Written and directed by Shahram Mokri, “Fish & Cat” is an Iranian film which takes place near a fairly-secluded lake where college-aged students meet up each year for a kite festival, showing off their colorful models while camping and hanging out with their friends. The film begins with a warning to set the scene with a true tale. There is a restaurant near the lake which was shut down for serving non-animal meat. The movie opens just outside the establishment in question and follows the couple of restaurateurs as they meet a couple of lost students looking for directions to the kite festival. If you think this sounds like the set-up of another teen slasher flick, you’d be right. But it’s not. At least that’s not the way it’s executed. Either way, the film is not necessarily interesting for what it’s about, but for how it’s about.

I now know how “Shawshank’s” Warden Norton felt (“I’d like to think the last thing that went through his head, other than that bullet….”), as my mind was blown. If this film was directed by Michel Gondry, it would finally serve as the cinematic encore we all wanted him to make after taking the leap from his improbably gorgeous music videos to “Eternal Sunshine of the Spotless Mind.”  Alas, Gondry’s name is not in the credits as the man behind the camera. Those accolades behind to Mokri. Allow me to explain.

We’ve touched upon the art of the one-shot film before for “Silent House” and “Rope,” and the technique was most recently just deployed again in “Birdman.” Whereas Alfred Hitchcock had to make cuts in “Rope” as film reels were only so long and “Silent House” and “Birdman” had hidden cuts in them preventing a true one-take flubbed-line-loses-all style. “Fish & Cat” is the real deal. Mokri set up his camera, made a movie for two-plus hours and he was done. Though this sounds impressive enough, shooting something in one-shot isn’t necessarily all that challenging (after all, you could conceivably set up a camera in front of a stage, have a play performed in front of it and that could be called a “one-shot film,” too), it’s what Mokri does with that initial concept that expands the creativity and ups the difficulty factor to an almost unbelievable level.

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What are the preferable contents of that bag? Borat-style poo or human flesh?

Similar to the Doug Liman-directed “Go,” “Fish & Cat” tells the same story from different points of view. How does it do that with no cuts? Are you saying that only each point-of-view story is done in one take? No. That’s where the brilliance comes in. At times, the camera follows a set of characters having a conversation as they walk along the bank of the lake, they’ll encounter another character and follow that person’s journey. That person’s journey will loop back around to where the camera first picked up those initial two characters. Confused? This is where the Mobius strip analogy makes the most sense. It’s largely all one big loop, just with multiple diversions within it.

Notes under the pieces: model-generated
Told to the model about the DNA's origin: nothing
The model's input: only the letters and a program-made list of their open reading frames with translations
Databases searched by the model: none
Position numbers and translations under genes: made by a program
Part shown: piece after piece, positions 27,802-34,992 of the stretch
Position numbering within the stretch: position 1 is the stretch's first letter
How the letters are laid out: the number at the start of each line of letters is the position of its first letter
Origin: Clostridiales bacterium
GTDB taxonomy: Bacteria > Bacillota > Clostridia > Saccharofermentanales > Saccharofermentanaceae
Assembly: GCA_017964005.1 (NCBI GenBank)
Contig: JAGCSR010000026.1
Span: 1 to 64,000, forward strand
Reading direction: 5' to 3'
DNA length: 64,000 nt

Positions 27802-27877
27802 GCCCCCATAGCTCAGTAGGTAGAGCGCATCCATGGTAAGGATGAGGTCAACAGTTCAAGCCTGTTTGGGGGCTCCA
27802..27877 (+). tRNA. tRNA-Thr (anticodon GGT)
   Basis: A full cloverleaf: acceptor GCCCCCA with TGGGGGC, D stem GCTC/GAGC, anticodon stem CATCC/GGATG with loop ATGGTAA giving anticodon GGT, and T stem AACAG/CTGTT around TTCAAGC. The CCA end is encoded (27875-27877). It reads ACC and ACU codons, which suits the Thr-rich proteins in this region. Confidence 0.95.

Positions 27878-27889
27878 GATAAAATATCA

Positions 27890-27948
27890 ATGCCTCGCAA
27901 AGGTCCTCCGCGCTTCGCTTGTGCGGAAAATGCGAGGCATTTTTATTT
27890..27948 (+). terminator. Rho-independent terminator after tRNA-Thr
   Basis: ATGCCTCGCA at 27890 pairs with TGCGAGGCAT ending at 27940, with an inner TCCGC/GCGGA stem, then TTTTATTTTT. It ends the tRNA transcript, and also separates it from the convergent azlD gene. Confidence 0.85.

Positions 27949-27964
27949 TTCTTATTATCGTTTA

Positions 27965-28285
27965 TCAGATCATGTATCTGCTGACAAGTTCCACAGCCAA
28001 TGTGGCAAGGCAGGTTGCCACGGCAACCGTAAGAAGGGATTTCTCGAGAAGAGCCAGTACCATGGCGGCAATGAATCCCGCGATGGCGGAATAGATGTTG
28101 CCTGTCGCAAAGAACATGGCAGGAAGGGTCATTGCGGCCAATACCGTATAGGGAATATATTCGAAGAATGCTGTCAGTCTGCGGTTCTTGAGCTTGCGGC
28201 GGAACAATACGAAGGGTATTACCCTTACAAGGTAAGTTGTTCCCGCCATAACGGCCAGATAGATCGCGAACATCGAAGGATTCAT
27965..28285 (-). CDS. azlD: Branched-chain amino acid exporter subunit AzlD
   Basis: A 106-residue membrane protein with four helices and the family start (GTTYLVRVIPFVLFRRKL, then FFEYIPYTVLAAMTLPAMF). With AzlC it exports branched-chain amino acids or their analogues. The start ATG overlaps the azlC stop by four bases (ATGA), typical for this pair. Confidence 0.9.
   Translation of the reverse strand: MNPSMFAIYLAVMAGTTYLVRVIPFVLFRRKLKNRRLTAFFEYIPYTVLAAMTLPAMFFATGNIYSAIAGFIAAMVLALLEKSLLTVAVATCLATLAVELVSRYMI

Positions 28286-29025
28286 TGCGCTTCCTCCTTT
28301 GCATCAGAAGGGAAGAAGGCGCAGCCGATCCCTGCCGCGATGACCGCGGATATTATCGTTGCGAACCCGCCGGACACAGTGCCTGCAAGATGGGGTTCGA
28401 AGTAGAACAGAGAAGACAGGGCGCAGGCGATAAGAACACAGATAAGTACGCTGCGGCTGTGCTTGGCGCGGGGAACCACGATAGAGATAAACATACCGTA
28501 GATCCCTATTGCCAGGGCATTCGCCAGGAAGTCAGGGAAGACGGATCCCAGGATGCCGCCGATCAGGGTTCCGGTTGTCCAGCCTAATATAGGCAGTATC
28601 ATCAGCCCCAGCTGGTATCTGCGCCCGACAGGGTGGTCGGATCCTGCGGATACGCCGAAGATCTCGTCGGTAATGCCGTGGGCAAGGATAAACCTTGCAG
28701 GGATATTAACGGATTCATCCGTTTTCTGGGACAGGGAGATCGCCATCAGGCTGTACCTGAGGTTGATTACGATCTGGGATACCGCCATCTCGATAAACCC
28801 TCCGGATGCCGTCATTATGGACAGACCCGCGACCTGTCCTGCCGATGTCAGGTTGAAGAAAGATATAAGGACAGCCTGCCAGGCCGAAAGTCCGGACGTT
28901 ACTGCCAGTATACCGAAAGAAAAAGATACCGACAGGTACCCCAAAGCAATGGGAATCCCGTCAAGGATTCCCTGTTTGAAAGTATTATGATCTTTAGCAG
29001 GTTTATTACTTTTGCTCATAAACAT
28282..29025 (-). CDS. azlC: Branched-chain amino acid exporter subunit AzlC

I’ve never encountered this type of storytelling trickery on a large scale outside of a time-travel film. Duncan Jones, the director of “Source Code” had to create a diagram to figure out the time-twisting storyline of that film. I can’t wait to watch “Fish & Cat” multiple times in order to draw such a diagram for myself to determine if what I saw truly worked in the way it was presented. It’s like the end of “The Sixth Sense.” M. Night Shyamalan understands you probably don’t trust his twist ending, so he goes back and does a quick recap of the film, showing you how he pulled the wool over your eyes. “Fish & Cat” can’t do so due to its technique, leaving it up to you to trust your eyes.

Outside of perhaps “Primer” (which is a time-travel film, so there’s obviously an insane logic to it), Mokri has created the biggest brain-bending “how did he do that?” since Michel Gondry’s video for Cibo Matto’s “Sugar Water.” It’s an awe-inspiring achievement which elevates the somewhat blasé story and it’s one that truly needs to be experienced. A lot of “challenging” films don’t completely connect the dots, “Fish & Cat” traces through all of them. For his latest feature, Mokri learned how to bend time. For his next trick, he might be able to stop it. He already left me breathless.

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AFI Fest Movie Screenings – Korean Thriller ‘A Hard Day’ Review

AFI Fest Movie Screenings – Korean Thriller ‘A Hard Day’ Review

AFI Fest Movie Screenings – Korean Thriller ‘A Hard Day’ Review